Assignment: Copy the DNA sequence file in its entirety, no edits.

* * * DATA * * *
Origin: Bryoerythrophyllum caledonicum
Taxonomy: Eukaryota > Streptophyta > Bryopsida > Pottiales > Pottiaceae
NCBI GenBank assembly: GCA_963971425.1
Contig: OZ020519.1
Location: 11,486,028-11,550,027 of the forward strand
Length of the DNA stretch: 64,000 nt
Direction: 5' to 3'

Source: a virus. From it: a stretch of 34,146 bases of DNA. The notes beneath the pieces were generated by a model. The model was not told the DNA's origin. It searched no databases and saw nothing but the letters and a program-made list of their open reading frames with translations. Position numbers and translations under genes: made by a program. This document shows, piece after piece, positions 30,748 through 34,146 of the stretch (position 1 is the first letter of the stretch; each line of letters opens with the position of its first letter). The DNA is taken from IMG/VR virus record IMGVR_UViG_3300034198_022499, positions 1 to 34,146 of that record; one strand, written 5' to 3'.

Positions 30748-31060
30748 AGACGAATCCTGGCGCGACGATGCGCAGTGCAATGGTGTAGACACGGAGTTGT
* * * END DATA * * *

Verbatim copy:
Origin: Bryoerythrophyllum caledonicum
Taxonomy: Eukaryota > Streptophyta > Bryopsida > Pottiales > Pottiaceae
NCBI GenBank assembly: GCA_963971425.1
Contig: OZ020519.1
Location: 11,486,028-11,550,027 of the forward strand
Length of the DNA stretch: 64,000 nt
Direction: 5' to 3'

Source: a virus. From it: a stretch of 34,146 bases of DNA. The notes beneath the pieces were generated by a model. The model was not told the DNA's origin. It searched no databases and saw nothing but the letters and a program-made list of their open reading frames with translations. Position numbers and translations under genes: made by a program. This document shows, piece after piece, positions 30,748 through 34,146 of the stretch (position 1 is the first letter of the stretch; each line of letters opens with the position of its first letter). The DNA is taken from IMG/VR virus record IMGVR_UViG_3300034198_022499, positions 1 to 34,146 of that record; one strand, written 5' to 3'.

Positions 30748-31060
30748 AGACGAATCCTGGCGCGACGATGCGCAGTGCAATGGTGTAGACACGGAGTTGT